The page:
Mindfulness experiences for Medical Students and Residents


(Ellen Schellinger) #1

Hi -
I am on faculty at a medical school, and am receiving requests for short (approx 1 hour) sporadic (quarterly) mindfulness experiences for medical students and medical residents. While I would prefer they would just take the 8 week course, I understand time and work restraints that make it difficult. I am puzzling over what to offer that will be interesting enough to bring them back, practical enough for them to use and fundamental enough be of benefit to their lives.

Does anyone have suggestions, exercises or practices that they are willing to share?
Thanks for your help.
Ellie Schellinger


(jude mahood) #2

I have been teaching mindfulness at a medical school where I am on staff for the past few years and the one hour slots do make it more difficult. I teach one hour a week for 4 consecutive weeks. The one hour usually boils down to 50 minutes and due to study/work restraints attendance is not always great so there is not good continuity. I’ve spoken with my MBSR supervisor about this and we have concluded that 1 hour is not ideal, but it is better than nothing. So I focus on bringing awareness to the extent that automatic pilot dominates their lives. I do the raisin exercise as a starting point and this is powerful. I do a meditation for 10 minutes at the start and finish and use the in between time to talk about their experience of the meditation. They do “homework” in between, such as informal awareness activities and a formal one. But again, they will not commit to long meditations due to lime constraints (real or perceived) so I give them shorter ones (10-20 minutes). I will be honest and say it is difficult because there is absolutely no way they will get the same benefit as a full course. I’m just planting the seed and letting go of the fruits of my labour. Some continue on with mindfulness,others don’t.


(Ellen Schellinger) #3

Hi Jude-
Thank you for your reply. I appreciate the confirmation that these short sessions are basically a seed planting exercise. It will be a good opportunity to encourage them to take the 8 week course, introduce some foundational skills and see what happens.
All the best to you-
Ellie


(Vanee Songsiridej) #4

I have done once a month with the medical students and residents and it definitely a seed planting process. There were students who were interested enough to come to the 8 week program as a result and residents who are now staffs who remember those monthly meetings and mentioned now how it’s everywhere they go. So, it’s still seeds worth planting if you can.


(Ellen Schellinger) #5

That is encouraging. Thanks!


(Erin Sharaf) #6

Hi Ellie,
I recently started teaching mindfulness to the Brown medical residents. As others have said, they haven’t been willing to engage in any long home practices (understandably). But the experiences we’ve had in the groups have created profound shifts for some. I’ve found that loving-kindness and self-compassion have been especially beneficial for them. Just giving them a few moments to be still will likely be a huge gift. Best wishes to you!
Erin Sharaf


(Emily Levoy) #7

Hi all,
I am a medicine resident and taught mindfulness to classmates in medical school. From the feedback I’ve heard, it seems like a combination of presenting the research on the benefits of mindfulness and leaving space for experiential learning has worked best. The research part helps with buy-in, and there is a lot out there on how mindfulness can help physicians practice better medicine. And I agree with everyone’s comments, it has been mostly about planting a seed so that when people have time, they will hopefully choose to investigate more.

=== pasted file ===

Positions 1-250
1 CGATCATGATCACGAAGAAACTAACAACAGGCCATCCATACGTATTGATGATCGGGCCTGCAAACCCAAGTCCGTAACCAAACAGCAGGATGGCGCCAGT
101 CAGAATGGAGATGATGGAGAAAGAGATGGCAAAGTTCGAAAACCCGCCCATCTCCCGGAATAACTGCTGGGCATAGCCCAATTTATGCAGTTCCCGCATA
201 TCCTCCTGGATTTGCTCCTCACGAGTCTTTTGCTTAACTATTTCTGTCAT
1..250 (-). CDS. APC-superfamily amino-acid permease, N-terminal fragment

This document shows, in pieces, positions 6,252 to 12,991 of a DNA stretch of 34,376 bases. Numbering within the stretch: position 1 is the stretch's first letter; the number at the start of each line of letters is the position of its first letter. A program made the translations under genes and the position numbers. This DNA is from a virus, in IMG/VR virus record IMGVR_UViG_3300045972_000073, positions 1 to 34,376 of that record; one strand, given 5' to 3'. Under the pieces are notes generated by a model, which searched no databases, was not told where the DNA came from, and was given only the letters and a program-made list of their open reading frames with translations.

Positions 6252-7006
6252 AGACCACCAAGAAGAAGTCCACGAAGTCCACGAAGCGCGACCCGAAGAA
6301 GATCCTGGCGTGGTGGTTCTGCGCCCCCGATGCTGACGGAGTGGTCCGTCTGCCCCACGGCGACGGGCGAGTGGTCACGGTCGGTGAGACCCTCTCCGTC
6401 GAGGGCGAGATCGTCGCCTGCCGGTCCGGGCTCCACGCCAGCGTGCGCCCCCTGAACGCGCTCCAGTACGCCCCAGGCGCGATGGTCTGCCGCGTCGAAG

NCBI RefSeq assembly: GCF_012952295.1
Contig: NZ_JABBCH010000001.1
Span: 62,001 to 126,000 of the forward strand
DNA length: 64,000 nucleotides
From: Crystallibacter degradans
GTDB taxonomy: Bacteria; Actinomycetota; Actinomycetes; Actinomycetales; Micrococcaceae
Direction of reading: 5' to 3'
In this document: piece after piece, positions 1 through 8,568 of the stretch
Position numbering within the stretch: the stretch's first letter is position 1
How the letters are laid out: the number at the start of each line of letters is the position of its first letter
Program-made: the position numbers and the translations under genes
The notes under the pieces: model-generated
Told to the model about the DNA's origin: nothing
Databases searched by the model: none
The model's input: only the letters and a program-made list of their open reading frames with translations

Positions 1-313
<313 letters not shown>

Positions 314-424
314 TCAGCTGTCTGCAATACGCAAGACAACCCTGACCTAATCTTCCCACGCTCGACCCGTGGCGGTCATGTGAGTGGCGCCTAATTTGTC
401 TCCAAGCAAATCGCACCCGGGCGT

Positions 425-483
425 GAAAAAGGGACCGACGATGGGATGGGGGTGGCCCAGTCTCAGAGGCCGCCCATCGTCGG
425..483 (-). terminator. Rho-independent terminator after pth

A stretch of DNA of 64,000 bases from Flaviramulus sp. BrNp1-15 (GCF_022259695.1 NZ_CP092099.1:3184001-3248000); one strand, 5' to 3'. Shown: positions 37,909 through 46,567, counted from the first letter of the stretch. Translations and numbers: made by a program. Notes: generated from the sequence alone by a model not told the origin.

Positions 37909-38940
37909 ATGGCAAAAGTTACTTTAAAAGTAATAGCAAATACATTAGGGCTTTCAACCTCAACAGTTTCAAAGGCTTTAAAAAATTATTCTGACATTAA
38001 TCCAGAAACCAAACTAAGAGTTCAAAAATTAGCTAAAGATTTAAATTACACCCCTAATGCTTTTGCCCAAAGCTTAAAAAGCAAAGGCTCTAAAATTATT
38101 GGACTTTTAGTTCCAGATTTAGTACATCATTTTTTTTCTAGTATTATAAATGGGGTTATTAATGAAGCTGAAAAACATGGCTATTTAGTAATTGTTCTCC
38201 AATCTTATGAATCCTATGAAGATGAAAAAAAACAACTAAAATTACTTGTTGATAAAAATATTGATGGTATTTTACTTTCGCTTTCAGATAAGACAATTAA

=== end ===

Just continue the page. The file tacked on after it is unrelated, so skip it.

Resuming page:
Thank you all for sharing your thoughts,
Emily


(Dzung Vo) #8

I am teaching mindfulness to residents and staff physicians. I agree with the comments about something being better than nothing, and planting seeds.

In terms of curriculum to draw from, I highly recommend Mindful Practice by Ron Epstein, Michael Krasner et al at University of Rochester. It is quite different from MBSR, as it focuses on topics that are directly relevant to MD’s, e.g. suffering, compassion (and compassion fatigue), burnout and resilience, medical errors, teamwork, etc. It also incorporates a lot of mindful communication and narrative medicine exercises, which are highly effective with this population. You can order their materials online, or better yet do the trainings with them and learn it firsthand. Ron’s book “Attending: Mindfulness, Medicine, and Humanity” is a masterpiece.

https://www.urmc.rochester.edu/family-medicine/mindful-practice.aspx

Also you may wish to join this “Mindful Health Care Providers” Facebook group, and pose the question there: https://www.facebook.com/groups/2082029985351202/


(Ellen Schellinger) #9

I’ve purchased the book - thanks for the direction.
Ellie


(michael robinson) #10

Thanks Dzung, Yes Ron’s book really gets to the heart of the unique stressors and issues faced by healthcare providers and is an important adjunct to the MBSR program for this population.

I have been using it as part of my classes teaching introduction to mindfulness to healthcare providers, more at the nursing and assistant level.

I think its discussion is one that has to be had with medical students. Just as The House of God laid bare the not so rosy experiences of internship and residency, Ron’s book brilliantly articulates the suffering and stressors we face and offers methods that can be helpful in working with “the system” and patients with compassion.

This little tweak to the mindfulness curriculum may make the classes more relevant to what they are experiencing and will be embarking upon professionally.


(Hazel Wallace) #11

I have also just purchased this book, I am about to do a literature review on mindfulness-based interventions for healthcare students and professionals.